Question. Did you take notes of any other speech?
Answer. I commenced taking notes of the speech of Mr. Cox, but I considered it harmless after listening to him a short time and stopped. I took no notes of any other speeches.
Question. Were you not expressly sent to listen to my speech on that occasion?
Answer. I was not, any more than to the other speeches.
Question. By whom were you sent?
Answer. By Captain Andrew C. Kemper, assistant adjutant-general of the military commandant of the city of Cincinnati, Ohio.
Question. Did you make report to him on your return?
Answer. I did not. I reported first to Colonel Eastman himself, and from there went to headquarters Department of the Ohio.
Captain JOHN A. MEANS, One hundred and fifteenth Ohio Volunteers, a witness for the prosecution, being duly sworn, testifies as follows:
By the JUDGE-ADVOCATE:
Question. What is your rank and regiment?
Answer. Captain, One hundred and fifteenth Ohio Volunteers.
Question. Were you present at a meeting of citizens held at Mount Vernon, Ohio, on or about May 1, 1863?
Answer. I was.
Question. Did you hear the accused address that meeting?
Answer. I did.
Question. How near were you; and state your position with reference to the speaker and state whether you heard the whole or a part of his speech?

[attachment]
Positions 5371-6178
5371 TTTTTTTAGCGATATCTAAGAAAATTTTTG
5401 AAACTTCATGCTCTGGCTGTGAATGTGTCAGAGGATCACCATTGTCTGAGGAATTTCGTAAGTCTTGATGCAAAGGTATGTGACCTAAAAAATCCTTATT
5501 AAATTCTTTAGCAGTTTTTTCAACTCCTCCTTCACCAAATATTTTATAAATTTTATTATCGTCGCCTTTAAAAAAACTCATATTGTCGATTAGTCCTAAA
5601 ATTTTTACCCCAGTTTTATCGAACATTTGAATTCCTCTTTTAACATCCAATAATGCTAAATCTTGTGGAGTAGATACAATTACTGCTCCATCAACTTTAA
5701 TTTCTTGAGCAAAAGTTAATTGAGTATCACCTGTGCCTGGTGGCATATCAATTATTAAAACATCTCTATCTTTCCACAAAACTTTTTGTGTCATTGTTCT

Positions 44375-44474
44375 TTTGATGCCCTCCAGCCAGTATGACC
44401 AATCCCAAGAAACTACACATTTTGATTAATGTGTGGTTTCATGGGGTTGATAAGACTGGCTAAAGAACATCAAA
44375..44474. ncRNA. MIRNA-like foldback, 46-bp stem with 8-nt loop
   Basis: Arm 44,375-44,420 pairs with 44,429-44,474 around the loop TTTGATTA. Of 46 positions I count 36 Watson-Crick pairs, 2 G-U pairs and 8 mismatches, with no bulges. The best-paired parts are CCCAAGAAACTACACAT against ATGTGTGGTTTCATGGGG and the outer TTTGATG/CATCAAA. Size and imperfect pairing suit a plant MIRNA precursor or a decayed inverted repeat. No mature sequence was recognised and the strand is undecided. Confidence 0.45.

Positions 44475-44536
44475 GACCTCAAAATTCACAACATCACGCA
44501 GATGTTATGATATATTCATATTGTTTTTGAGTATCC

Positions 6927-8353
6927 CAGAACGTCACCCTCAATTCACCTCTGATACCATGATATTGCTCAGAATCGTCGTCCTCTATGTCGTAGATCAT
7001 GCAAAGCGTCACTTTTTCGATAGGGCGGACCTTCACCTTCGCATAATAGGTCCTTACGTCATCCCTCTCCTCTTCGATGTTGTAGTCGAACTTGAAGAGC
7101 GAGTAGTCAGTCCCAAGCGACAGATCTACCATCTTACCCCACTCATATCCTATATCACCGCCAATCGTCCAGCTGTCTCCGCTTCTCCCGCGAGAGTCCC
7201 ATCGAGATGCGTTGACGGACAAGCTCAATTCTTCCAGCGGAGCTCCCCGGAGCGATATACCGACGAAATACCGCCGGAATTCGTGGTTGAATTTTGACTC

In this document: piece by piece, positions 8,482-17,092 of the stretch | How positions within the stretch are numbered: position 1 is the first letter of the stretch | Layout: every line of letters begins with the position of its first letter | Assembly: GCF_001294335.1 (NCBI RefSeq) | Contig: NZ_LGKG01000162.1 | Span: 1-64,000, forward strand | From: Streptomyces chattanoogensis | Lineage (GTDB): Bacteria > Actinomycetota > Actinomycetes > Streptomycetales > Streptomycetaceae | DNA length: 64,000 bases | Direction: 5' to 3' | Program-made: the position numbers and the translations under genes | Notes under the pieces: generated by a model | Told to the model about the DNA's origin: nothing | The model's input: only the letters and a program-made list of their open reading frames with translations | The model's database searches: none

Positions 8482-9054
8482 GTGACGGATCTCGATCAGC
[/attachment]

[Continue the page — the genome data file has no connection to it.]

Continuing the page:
Answer. I was in two or three positions. Most of the time about ten feet in front of the stand-directly in front. I heard the whole of his speech.
Question. State what if any, remarks you heard the accused make with reference to the war or upon subjects in that connection. Give as near as you can his language.
Answer. He stated at one time that the war was not waged for the preservation of the Union; that it was an abolition war; that it might have been stopped or peace restored some time ago and the Union restored if the plan which had been submitted had been accepted.
(Objected to by the accused on the ground that he had applied for a subpoena summoning Fernando Wood, esq., of New York, and directing him to bring with him a letter signed by the President referring to this plan, which had been refused by the judge-advocate.)
The judge-advocate stated that he would withdraw so much of the specification as related to remarks alleged to have been made by the accused with reference to the termination of the war.
The witness was directed to omit any testimony he might possess on that point.
The witness continued:
The accused stated that if the plan he had proposed himself had been adopted peace would have been restored, the Union saved by a reconstruction, the North won back and the south guaranteed in their rights. That our Army had not been successful; that Richmond was not taken, Charleston nor Vicksburg; that the Mississippi was not opened, and would not be so long as there was cotton to sell or contractors to enrich. He spoke in regard to the rebuke of the Administration at the last fall election; that no more volunteers could be had; that the Administration had to resort to the French conscription law; that he would not counsel resistance